Tick spoon use on a human.   Tickspoon use on an animal.


What are the symptoms of Lyme disease in dogs? 

Lyme disease is unfortunately a fairly common canine disease. Symptoms can include fever, reduced energy, and lameness.

Typical symptoms of Lyme disease in dogs include:

  • Fever
  • Loss of appetite
  • Reduced energy
  • Lameness (can be shifting, intermittent, and recurring)
  • Generalized stiffness, discomfort, or pain
  • Swelling of joints
Symptoms can progress to kidney failure, which can be fatal. Serious cardiac and neurological effects can also occur.  If you suspect you're dog has Lyme Disease or another tickborn illness please talk to you're veterinarian immediately.  Dogs need specific blood tests, medications and treatment. 
Ticks can also carry several other less common but serious bacterial diseases affecting dogs, including anaplasmosis and babesiosis.  Anaplasmosis can involve symptoms similar to those for Lyme disease. Babesiosis can present with a wide range of symptoms, from sudden and severe shock, high fever, and dark urine to a slowly progressing infection with more subtle clinical signs. Diagnosis of both diseases includes blood tests similar to those used to check for Lyme disease.


What are some of the symptoms of tickborn diseases in Cats?
Stiff and swollen joints, lethargy, diminished appetite, and fever are among the salient clinical signs of countless feline health disorders. In the warmer months of the year, these signs may indicate that a cat has been bitten by a tick—or a whole lot of ticks—and is in the throes of a serious illness calling for prompt veterinary treatment.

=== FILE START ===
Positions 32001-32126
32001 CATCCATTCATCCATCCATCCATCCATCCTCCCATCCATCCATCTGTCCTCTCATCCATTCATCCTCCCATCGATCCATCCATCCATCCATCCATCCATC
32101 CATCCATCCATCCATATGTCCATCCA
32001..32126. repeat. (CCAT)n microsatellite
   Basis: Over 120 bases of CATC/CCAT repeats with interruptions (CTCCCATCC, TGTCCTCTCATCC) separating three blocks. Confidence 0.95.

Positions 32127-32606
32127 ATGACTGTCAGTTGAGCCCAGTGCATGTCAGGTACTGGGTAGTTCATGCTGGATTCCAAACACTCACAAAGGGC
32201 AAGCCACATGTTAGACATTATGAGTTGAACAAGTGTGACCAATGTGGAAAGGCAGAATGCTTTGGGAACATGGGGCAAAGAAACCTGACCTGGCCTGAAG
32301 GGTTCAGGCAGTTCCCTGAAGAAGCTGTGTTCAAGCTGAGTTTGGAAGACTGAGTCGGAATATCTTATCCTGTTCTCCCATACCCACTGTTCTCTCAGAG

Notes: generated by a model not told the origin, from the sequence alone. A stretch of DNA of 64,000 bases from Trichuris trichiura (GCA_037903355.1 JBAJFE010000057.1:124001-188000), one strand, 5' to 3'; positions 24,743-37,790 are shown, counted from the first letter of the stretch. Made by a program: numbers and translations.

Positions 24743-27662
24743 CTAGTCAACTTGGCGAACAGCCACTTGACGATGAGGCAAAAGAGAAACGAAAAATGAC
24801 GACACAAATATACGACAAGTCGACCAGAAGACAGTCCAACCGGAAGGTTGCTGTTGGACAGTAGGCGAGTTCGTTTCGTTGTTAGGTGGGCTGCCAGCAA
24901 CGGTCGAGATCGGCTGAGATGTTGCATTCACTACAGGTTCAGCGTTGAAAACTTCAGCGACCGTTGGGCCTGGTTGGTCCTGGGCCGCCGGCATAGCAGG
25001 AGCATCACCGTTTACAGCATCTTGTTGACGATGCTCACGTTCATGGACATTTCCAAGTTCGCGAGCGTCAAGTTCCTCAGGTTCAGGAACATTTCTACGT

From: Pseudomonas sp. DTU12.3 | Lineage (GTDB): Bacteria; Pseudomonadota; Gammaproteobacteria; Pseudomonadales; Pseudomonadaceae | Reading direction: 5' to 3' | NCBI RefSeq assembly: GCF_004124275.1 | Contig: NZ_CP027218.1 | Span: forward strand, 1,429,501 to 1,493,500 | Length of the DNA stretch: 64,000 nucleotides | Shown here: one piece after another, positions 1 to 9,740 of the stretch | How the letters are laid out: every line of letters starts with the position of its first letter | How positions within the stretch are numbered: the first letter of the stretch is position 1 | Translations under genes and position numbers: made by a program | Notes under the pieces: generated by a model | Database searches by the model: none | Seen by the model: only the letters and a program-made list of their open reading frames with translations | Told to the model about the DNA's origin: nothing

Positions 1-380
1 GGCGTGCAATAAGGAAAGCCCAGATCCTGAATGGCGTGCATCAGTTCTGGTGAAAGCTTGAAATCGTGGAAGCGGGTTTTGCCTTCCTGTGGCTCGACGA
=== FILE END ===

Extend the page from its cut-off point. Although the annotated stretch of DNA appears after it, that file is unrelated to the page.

Lyme disease, a bacterial infection that, if treatment for it is delayed, can lead to extensive joint damage, cardiac complications, kidney failure, and neurologic dysfunction.  Cats seem to be resistant to the bacteria causing Lyme disease and don't always show signs of the disease.  But other tickborn diseases such as hemobartonellosis and the much rarer cytauxzoonosis, as well as tularemia can cause them severe symptoms.  Hemobartonellosis is caused by a bacterial parasite that invades a cat’s red blood cells and fosters development of severe, life-threatening anemia, signs of which are pale gums, lethargy, inappetance and rapid or open mouth breathing.  Cytauxzoonosis  results from infection by a one-celled protozoan parasite that causes severe anemia, fever, lethargy, and breathing difficulties and is usually fatal.  Tularemia, a comparatively uncommon but deadly bacterial infection results in fever, lymph node enlargement and abscess formation. In addition to the diseases noted above, other rare tick-borne disorders—such as ehrlichiosis, and babeseosis, —can affect cats and may cause fever, anemia, lethargy, and inappetance or weight loss.  If you suspect you're cat has been exposed to tickborn disease please bring them into you're vet promply.  Cats need specific blood tests and treatments.

Above all else please talk with your local veterinarian about your pets care regarding tick prevention and tickborne disease.  The resources provided above are to be a guide on pet care but we are not professionals.

Page Sources and Additional Articles

Lyme Disease in Horses

Published Articles on how to Protect Your Pets from Vector Bourne Illness